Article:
After years of almost nonexistent if not negative inflation (so-called deflation), the recent rise in prices, with rates of increase rising exponentially, is back in the spotlight causing concern.
The recent inflation trend
In Italy, according to preliminary estimates conducted by Istat, the national index of consumer prices for the entire community (NIC), before tobacco products, rose 0.8 percent month-on-month and 8.4 percent year-on-year in August.
Analyzing this upward trend, Istat points out that “It is free market electricity and gas that are producing the acceleration in prices of unregulated energy goods (partly mitigated by the slowdown in fuel prices) and, with processed food and durable goods, are pushing inflation to a level not seen since December 1985 (when it was +8.8 percent).”
The main causes of the inflationary phenomenon
The first component to consider regarding the inflationary phenomenon we are experiencing is the effects that the Covid-19 pandemic has brought on the supply side. The shutting down of production facilities on a global scale has curbed, if not stopped altogether, the generation of intermediate goods, with a resulting reduction in output in various industries resulting in greater demand than supply and rising prices.
The second is the significant increase in prices of energy resources, primarily gas, greatly caused by the outbreak of the conflict in Ukraine and raw materials.
Analyzing the phenomenon on a global scale, it can be seen, moreover, that what has pushed up prices, especially in the U.S., has been the rising demand for goods and services. Thanks, in fact, to the expansive fiscal policies implemented by governments to support families and the money involuntarily saved during lockdowns by consumers, there was a sudden increase in demand that, not being matched by supply, led to higher prices.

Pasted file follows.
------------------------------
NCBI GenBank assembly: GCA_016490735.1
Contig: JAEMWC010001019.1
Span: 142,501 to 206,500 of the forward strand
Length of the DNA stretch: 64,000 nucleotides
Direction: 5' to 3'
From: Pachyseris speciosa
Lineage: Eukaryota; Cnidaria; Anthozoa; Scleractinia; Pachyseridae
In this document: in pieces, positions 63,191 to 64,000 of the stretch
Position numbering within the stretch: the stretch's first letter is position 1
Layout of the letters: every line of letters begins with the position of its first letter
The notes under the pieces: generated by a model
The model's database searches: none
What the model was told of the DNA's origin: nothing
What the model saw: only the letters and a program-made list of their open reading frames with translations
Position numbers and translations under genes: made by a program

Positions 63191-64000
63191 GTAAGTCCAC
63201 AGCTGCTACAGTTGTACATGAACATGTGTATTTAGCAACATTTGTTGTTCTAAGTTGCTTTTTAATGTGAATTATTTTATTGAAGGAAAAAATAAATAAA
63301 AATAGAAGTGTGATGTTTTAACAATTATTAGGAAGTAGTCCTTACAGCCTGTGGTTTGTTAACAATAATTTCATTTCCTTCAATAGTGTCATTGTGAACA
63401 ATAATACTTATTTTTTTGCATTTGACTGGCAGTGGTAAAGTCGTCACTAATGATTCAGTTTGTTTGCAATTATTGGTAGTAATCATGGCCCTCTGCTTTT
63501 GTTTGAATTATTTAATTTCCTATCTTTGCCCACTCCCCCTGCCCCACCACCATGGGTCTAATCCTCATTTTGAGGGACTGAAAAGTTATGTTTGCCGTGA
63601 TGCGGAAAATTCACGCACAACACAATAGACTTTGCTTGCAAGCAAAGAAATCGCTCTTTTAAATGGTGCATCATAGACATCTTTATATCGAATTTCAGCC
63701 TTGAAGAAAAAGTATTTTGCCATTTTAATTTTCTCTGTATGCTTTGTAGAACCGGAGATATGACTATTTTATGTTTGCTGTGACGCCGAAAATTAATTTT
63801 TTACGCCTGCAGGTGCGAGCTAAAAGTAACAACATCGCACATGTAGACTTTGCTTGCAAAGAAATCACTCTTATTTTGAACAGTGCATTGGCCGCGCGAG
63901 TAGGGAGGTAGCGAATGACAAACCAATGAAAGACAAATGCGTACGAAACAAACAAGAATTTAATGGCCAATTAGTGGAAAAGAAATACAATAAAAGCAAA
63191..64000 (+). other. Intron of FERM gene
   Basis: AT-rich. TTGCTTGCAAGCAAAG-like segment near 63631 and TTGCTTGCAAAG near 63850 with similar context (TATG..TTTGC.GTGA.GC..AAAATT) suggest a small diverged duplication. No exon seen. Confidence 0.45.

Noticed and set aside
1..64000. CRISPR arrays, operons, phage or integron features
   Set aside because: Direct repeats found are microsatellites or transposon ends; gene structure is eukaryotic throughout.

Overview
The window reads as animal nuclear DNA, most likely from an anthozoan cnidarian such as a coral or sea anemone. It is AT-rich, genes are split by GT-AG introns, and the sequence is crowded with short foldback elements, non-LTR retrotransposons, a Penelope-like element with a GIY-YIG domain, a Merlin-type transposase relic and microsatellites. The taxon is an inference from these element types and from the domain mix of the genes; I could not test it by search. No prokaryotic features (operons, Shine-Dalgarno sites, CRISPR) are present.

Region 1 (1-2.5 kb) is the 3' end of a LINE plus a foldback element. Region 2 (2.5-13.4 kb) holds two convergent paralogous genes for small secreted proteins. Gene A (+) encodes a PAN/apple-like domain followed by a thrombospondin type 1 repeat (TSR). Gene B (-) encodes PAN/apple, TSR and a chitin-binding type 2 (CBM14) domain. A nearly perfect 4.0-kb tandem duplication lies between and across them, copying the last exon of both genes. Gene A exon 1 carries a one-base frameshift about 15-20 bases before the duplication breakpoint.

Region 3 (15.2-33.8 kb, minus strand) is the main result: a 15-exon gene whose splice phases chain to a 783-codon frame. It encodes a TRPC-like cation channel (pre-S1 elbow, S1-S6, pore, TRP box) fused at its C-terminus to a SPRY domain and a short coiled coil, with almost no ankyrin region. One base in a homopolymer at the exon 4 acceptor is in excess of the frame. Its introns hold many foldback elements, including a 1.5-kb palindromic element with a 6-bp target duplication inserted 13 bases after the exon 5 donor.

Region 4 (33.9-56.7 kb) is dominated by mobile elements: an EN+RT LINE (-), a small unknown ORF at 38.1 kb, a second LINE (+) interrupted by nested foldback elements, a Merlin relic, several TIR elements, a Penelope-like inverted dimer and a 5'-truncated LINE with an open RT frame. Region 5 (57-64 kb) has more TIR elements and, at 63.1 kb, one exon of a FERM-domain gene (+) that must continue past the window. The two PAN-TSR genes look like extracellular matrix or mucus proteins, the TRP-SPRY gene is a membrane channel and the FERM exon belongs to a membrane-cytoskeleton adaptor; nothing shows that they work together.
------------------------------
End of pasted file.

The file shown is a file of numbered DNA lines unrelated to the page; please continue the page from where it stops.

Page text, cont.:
Inflation as an element of growth
In the current scenario of profound uncertainty, the role of businesses becomes crucial in pushing the economy forward while avoiding recession.
Entrepreneurs, as Professor Sergio Terzi an industrial engineer at the Milan Polytechnic emphasizes, must show proactivity and “businesses must hold on and take advantage of the expansive possibilities that Europe and the Italian state are transferring to us to make investments” by turning the inflationary phenomenon into an element of growth.
Investment in digital and ecological transformation by enterprises
In a somewhat complex environment, entrepreneurs can offer a solution to avoid stagnation and foster economic growth by advancing along the path of research and investment.
In this regard, Professor Terzi points out, “Italian industry can give a strong signal if entrepreneurs do not stop investing in the dual digital and ecological transformation for fear of inflation, creating a trickle-down effect for the rest of the economy.”
Automation as an investment priority to counter inflation
According to the analysis conducted by Gartner in July 2022, 98 percent of CFOs surveyed, out of a sample of 226, will confirm or increase their annual budget directed toward automation and analytics technologies.
Going on to analyze the study, 98 percent of Cfos confirmed that among investment expenditures in the next twelve months, digital acceleration takes precedence in corporate strategic choices, specifying that cuts will be made on different types of expenditures if necessary.
In the current scenario, IT automation and Industry 4.0 technologies that can support productivity and cost optimization appear to have become not only a resource for companies to exploit but the priority.
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